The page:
Pysanka, Easter Egg
|Artifact Identification||Pysanka, Easter Egg (1975.04.0009)|
|Dimension 1 (Height)||6.2 cm|
|Dimension 2 (Diameter)||4.7 cm|
|Dimension 3 (N/A)||N/A|
|Munsell Color Information||Yellowish Gray (5Y 8.5/2) Vivid Reddish Orange (10R 5/14) Strong Orange (2.5YR 6/14)|
Featured Acquisition Page, Spurlock Museum, 2010: The Ukrainian folk tradition of egg painting, known as pysanky, dates back centuries. Individual eggs are called pysanka. The term comes from the Ukrainian word pysaty, a verb meaning “to write” that refers to the method of writing with wax on the egg in order to create the distinctive, intricate designs depicting plants and animals as well as geometric motifs. Crosses were added later as a popular design feature. The dividing of the egg into bands or areas of differing patterns is what identifies the Ukrainian method of egg decorating. While decorated eggs are commonly associated with Easter, the egg as a symbol of fertility and renewal dates back to ancient times. In pre-Christian times, these eggs were exchanged at the arrival of spring. Pysanka were also exchanged as amulets to protect or heal, as well as to bring good fortune. The creation of a pysanka is quite a complex process. An egg is chosen, cleaned, and emptied of its contents. The Spurlock Museum pysanky collection consists of chicken, duck, and goose eggs. A writing tool (kitska) is used to apply wax in the chosen pattern. Dyes cannot stick to the wax, and the application allows dyes to stick to exposed areas only. Additional applications of wax throughout the dyeing process results in variations of color and pattern. The dyes are applied in sequence from lightest to darkest, beginning with yellow. When the final color is applied, the wax is melted off and the completed design is revealed. The Ukrainian Student Association donated all eggs in the Spurlock Museum collection, preserving this unique folk craft for future visitors to enjoy.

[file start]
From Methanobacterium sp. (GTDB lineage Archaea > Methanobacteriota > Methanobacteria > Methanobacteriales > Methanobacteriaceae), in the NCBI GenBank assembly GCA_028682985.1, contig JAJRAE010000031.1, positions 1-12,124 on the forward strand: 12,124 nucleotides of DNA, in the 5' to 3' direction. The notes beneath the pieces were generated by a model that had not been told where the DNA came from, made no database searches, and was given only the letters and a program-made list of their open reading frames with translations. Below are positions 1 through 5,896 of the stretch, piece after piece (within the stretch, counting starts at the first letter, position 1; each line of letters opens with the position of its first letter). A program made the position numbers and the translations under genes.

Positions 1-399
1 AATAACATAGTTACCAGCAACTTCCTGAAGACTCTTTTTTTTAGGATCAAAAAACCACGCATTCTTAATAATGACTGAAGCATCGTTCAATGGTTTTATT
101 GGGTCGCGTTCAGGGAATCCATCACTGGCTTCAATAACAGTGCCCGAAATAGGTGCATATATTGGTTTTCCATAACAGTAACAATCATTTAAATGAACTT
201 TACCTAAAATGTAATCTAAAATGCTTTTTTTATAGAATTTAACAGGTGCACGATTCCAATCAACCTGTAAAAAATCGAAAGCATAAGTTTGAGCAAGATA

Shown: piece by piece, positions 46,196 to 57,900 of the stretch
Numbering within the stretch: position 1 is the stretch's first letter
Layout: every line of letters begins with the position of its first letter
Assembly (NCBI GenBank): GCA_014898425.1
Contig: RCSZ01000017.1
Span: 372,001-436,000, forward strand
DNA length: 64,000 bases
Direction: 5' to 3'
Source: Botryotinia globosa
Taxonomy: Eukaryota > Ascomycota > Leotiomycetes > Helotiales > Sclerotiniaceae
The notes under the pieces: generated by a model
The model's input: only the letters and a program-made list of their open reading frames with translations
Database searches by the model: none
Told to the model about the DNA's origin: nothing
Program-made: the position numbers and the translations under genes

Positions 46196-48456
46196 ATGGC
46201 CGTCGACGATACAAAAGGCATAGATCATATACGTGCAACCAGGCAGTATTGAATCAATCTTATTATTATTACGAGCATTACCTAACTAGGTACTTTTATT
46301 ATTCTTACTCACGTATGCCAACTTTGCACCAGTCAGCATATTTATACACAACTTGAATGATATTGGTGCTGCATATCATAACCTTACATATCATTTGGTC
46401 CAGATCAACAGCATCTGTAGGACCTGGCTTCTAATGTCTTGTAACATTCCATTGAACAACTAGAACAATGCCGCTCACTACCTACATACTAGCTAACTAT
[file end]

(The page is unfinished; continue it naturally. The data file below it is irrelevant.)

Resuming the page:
"Ukrainian Folk Art Objects Given by the Ukrainian Student Association," exhibit handout, s.d. (probably before 1981.
|Credit Line/Dedication||Gift of the Ukrainian Students Association, UIUC|